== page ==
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What are the combinations of "there-is" or "there-are" called in English grammar terms?

For example: There is an apple on the table.

I am looking for a specific term for these expressions (as well as for the same in past tense such as "there was" and "there were").

Normally in many of languages, unlike in English these two combinations are expressed in one specific word.

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    If you're looking for the equivalent of the Spanish "hay" or the French "il-y-a," then I'm afraid you won't find it. As a native English speaker, I've found it cool that other languages express "there is" as a single word, but English just doesn't do that. – Canadian Yankee Mar 8 '18 at 21:10
  • @CanadianYankee - Technically, il-y-a isn't one word either; you could gloss it as "he-there-has". :-) – stangdon Mar 9 '18 at 15:46
  • @standon - Of course you're correct. I suppose you could say that English has the contraction there's, which is as much one word as il-y-a is. In casual conversation, many people even use there's as a contraction for there are, even though that's not strictly correct. – Canadian Yankee Mar 9 '18 at 16:06
  • Il y a is both there is and there are and is invariable (can be followed by a singular noun or plural noun). No dashes. – Lambie May 13 '18 at 23:10
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There is and there are [there exists etc.] are called existential sentences or utterances. There is called a dummy subject.

There are apples on the table.

There is at least one entire book on the subject: Existential Sentences in English (RLE Linguistics D: English Linguistics) 1st Edition by Gary L. Milsark (Author)

dummy subject

existential sentence

In English grammar, an existential sentence is a sentence that asserts the existence or nonexistence of something. For this purpose, English relies on constructions introduced by There (known as the "existential there").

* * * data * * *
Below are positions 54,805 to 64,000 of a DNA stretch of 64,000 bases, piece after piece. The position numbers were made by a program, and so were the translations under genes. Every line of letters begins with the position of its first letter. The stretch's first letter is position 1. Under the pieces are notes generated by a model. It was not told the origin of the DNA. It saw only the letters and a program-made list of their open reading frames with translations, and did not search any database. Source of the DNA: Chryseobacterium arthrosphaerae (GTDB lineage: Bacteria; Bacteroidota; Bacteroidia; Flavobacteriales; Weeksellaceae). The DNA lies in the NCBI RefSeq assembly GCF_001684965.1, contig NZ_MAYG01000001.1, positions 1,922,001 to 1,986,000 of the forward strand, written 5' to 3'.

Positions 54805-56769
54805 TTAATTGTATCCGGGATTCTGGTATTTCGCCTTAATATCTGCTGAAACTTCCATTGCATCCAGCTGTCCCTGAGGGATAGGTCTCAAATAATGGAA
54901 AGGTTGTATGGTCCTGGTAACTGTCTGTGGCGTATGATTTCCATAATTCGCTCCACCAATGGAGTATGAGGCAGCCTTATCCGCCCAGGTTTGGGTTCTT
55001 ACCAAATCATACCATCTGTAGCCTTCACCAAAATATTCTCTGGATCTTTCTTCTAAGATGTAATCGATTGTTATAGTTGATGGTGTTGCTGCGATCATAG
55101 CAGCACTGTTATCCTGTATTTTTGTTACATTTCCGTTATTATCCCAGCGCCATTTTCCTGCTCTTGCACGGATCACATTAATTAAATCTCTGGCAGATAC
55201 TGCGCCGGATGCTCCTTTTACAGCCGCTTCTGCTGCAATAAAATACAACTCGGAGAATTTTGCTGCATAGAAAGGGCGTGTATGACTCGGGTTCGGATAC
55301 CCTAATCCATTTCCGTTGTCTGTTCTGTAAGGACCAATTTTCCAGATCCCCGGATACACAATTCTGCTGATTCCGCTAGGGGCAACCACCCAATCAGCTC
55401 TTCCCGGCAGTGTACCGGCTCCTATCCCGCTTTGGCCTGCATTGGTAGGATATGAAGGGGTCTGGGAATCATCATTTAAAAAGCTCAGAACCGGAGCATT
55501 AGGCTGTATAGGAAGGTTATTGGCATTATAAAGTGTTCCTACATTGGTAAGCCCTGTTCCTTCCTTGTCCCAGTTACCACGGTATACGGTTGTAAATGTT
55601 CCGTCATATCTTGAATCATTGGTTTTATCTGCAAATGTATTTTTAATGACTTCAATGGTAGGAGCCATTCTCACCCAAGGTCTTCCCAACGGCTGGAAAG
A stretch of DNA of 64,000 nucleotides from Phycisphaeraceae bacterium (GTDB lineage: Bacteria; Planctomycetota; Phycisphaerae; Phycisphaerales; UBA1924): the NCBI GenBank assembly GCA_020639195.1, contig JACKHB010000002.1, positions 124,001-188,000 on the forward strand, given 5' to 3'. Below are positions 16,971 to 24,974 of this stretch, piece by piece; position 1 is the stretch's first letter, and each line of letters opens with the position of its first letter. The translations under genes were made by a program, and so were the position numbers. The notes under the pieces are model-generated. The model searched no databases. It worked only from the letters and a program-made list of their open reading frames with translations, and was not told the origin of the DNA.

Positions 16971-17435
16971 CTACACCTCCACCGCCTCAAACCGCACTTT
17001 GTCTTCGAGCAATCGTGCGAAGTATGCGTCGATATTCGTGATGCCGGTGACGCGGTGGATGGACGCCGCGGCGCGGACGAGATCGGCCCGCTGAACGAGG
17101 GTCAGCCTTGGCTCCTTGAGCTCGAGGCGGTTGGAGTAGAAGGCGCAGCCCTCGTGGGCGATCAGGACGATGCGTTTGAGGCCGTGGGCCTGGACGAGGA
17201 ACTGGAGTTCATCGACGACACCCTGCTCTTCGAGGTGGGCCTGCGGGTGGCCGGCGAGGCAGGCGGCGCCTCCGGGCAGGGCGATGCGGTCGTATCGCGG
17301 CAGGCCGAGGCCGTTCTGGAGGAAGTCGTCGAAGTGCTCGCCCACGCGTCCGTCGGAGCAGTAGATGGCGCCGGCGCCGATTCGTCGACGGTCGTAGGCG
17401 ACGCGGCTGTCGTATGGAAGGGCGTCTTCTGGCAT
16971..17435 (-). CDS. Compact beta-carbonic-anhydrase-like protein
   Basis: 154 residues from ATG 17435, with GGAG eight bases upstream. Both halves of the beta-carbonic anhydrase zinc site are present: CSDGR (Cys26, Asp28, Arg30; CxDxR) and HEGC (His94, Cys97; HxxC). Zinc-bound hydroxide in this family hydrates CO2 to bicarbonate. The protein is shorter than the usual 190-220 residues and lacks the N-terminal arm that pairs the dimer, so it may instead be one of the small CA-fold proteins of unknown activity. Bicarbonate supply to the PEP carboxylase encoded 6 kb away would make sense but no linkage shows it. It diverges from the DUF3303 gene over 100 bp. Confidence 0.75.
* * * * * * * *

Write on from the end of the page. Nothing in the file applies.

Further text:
From David Crystal's, Making Sense of Grammar. Pearson Longman, 2004

The term existential sentence is an attempt to capture the meaning conveyed by the following type of construction:

  • There's a strange cat in the garden
    There were lots of people in town.
    There weren't any apples on the tree.
    There appeared a bright star in the sky.

The word there comes first . . .. It is then followed by the simple present or past tense of be, or a small range of 'presentational' verbs, such as: appear, arise, ascend, come, emerge, erupt, exist, float, occur, spring up, stand. The noun phrase following the verb is usually indefinite, as shown by such words as a and any. . . .

  • I didn't go into it in detail as the question was: what are these called. It was not examples of those sentences, just what they are called. – Lambie May 13 '18 at 20:50
  • I think you focus on the OP's request and forget that answers should also help other users and (casual and non) visitors alike. The two links are excellent but they were easy to miss if someone didn't understand that existential sentence (and/or clause) is the answer. On Stack Exchange, I find that "more" is better unless the answer gets ridiculously long-winded and verbose. And I see no harm in citing a short excerpt from a link – Mari-Lou A May 14 '18 at 7:05
  • @Mari-LouA Citations are fine, long or short. But you took a liberty I myself would not take. I might ask someone to put one in, but not go to the publication and choose one on their behalf. – Lambie May 14 '18 at 13:58